A nearly universal problem for learners of the Ojibwe language is a lack of opportunities to practice what they have learned and reinforce their knowledge by having actual interactions in the language with speakers and other learners. This applies to language learners with many varied backgrounds, including young people who have recently completed Ojibwe language immersion education, adults who have taken formal classes in a university setting or who have participated in adult immersion programs, and people who are geographically removed from Ojibwe communities and therefore rely mainly on online and print resources. Playing digital games in classrooms can offer immersive interaction, butmany misrepresent Indigenous people and appropriate cultures. Representations frequently fall back on stereotypes without involving Indigenous communities in the design process.
The Reclaim! solution supports the growth of the Indigenous language and land reclamation through community-based design of a point and click video game. Learners of Ojibwe are often confined to immersion schools and ceremonies, a video game that spans virtually any distance will reach many more learners. An e-learning software is being developed with the language content of the game, in hopes to spread use from schools into homes. The game, when used as a model of learning and reclamation, may encourage indigenous learners in any language to use the assets and replicate the game in their languages.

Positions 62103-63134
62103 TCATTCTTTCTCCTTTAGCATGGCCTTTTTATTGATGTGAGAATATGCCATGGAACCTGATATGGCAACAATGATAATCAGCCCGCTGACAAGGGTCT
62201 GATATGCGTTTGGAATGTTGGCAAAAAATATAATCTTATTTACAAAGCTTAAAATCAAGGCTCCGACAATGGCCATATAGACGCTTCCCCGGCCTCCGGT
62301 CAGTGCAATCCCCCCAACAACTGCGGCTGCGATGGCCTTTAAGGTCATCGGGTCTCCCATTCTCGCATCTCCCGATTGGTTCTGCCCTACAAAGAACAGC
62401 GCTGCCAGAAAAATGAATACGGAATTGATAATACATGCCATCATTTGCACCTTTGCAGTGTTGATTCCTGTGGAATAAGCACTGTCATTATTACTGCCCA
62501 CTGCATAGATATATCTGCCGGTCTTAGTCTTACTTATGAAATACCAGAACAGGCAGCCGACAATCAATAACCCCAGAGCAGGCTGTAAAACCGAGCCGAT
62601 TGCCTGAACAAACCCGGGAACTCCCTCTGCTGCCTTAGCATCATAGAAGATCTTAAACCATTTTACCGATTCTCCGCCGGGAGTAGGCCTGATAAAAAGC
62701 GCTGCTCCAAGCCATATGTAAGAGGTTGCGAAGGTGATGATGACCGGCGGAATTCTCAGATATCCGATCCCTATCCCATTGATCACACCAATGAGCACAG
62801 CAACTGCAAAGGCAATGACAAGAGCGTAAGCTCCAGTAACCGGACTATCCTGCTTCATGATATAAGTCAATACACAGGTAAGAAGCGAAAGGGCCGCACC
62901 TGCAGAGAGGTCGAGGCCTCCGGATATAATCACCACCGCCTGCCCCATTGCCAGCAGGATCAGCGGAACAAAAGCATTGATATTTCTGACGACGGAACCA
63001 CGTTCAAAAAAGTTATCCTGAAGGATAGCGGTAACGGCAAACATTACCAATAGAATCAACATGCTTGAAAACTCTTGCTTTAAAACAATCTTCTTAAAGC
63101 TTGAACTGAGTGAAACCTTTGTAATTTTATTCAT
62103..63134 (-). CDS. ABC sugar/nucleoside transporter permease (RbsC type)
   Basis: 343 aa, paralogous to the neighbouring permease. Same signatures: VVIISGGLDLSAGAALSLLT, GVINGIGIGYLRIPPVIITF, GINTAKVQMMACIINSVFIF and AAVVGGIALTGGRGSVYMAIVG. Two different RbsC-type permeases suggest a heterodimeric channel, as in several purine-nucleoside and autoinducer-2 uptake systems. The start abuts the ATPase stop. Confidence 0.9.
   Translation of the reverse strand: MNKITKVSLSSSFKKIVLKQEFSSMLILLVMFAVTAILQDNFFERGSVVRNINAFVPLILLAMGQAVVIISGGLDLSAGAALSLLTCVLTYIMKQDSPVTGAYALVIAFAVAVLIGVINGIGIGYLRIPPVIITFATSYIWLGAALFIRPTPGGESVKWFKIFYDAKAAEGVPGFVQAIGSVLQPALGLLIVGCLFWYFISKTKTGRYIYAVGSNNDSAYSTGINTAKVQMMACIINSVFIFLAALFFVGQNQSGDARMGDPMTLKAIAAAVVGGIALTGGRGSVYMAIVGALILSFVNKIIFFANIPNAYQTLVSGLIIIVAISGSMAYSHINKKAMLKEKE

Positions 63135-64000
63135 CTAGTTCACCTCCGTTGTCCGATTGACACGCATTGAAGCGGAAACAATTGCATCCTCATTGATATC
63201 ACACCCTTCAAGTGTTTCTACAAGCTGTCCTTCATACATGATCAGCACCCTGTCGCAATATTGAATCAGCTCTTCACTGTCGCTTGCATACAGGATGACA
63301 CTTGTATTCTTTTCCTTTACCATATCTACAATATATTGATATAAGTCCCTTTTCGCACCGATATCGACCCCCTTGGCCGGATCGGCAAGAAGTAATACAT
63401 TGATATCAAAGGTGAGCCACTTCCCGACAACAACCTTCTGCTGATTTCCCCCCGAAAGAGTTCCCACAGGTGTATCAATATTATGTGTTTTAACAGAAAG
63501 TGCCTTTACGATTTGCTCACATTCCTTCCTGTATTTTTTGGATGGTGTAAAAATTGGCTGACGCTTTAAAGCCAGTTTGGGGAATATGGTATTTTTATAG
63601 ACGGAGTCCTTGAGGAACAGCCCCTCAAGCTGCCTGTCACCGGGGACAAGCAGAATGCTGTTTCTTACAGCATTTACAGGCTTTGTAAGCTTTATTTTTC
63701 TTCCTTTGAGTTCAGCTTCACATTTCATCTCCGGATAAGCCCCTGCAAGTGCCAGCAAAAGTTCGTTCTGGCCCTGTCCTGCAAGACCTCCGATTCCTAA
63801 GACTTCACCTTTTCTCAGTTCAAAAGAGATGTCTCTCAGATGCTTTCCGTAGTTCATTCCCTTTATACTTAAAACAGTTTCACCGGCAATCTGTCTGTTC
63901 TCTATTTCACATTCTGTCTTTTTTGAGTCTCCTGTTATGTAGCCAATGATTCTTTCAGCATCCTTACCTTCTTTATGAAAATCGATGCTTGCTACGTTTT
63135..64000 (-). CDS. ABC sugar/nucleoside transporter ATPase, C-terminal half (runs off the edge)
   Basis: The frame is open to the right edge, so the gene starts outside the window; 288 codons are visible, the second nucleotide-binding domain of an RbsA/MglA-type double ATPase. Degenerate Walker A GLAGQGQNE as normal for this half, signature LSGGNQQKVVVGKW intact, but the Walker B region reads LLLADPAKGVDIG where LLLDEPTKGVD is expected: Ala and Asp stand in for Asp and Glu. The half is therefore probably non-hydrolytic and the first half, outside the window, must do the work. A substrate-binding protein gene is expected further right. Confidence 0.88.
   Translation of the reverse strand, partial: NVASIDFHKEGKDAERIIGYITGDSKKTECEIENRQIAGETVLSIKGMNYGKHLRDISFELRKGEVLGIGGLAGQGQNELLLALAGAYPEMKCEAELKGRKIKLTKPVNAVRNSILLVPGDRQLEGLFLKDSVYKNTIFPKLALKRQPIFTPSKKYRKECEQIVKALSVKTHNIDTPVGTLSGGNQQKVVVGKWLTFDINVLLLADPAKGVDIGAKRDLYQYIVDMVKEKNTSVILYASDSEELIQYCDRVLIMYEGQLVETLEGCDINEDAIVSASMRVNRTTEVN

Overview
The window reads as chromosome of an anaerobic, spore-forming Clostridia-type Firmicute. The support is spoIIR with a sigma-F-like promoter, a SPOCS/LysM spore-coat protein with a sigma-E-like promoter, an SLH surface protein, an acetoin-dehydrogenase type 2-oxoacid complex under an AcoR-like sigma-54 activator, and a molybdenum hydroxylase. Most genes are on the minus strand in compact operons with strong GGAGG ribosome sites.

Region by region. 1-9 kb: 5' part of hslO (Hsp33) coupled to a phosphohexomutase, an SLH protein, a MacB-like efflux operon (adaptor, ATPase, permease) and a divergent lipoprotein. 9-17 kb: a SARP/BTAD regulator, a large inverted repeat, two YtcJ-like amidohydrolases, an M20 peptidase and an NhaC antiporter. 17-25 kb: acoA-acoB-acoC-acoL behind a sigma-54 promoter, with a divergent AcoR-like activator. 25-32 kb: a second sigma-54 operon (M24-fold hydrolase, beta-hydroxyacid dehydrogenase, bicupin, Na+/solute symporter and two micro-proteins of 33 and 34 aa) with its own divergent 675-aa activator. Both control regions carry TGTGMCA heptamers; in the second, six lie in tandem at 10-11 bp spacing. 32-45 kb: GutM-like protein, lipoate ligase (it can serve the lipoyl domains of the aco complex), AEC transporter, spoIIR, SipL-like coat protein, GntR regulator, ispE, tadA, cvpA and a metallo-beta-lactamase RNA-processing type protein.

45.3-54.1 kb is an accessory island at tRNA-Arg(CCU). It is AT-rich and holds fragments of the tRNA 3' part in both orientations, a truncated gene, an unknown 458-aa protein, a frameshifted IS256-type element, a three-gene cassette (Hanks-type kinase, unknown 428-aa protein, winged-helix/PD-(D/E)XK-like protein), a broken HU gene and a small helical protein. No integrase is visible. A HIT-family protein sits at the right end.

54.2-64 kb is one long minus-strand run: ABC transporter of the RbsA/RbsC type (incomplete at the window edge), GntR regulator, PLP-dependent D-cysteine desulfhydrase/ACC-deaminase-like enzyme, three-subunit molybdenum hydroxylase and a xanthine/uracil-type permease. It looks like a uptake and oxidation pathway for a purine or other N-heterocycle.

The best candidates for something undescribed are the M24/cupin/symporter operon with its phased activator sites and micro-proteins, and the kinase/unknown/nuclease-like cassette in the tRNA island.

There are currently 7,000 users who have registered and made accounts in the Ojibwe 7000 software.
Reclaim! is geared towards youth through adult Ojibwe language learners. There are 3,000,000 Ojibwe people and many other Indigenous people may be inspired by it. Many non-Indigenous allies may also hear about this, play the game and be inspired.
Transparent Languages: Language software company, which will support the language used in the game.
Ojibwemotaadidaa Omaa Gidakiiminang (OOG): Adult immersion learning academy.
Waadookodaading Ojibwe Immersion School: alumni and families involved in development, voice actors will likely come from the school. Also a major play testing site.
Seven Generations, Canada: Elders from the organization are interested in seeing the game development.
University of Minnesota: Part of Grassroots Indigenous Multimedia (GIM) will be housed at UMN, as part of an umbrella group under the Indigenous Language Materials Center.
Expertise on mobile or web app development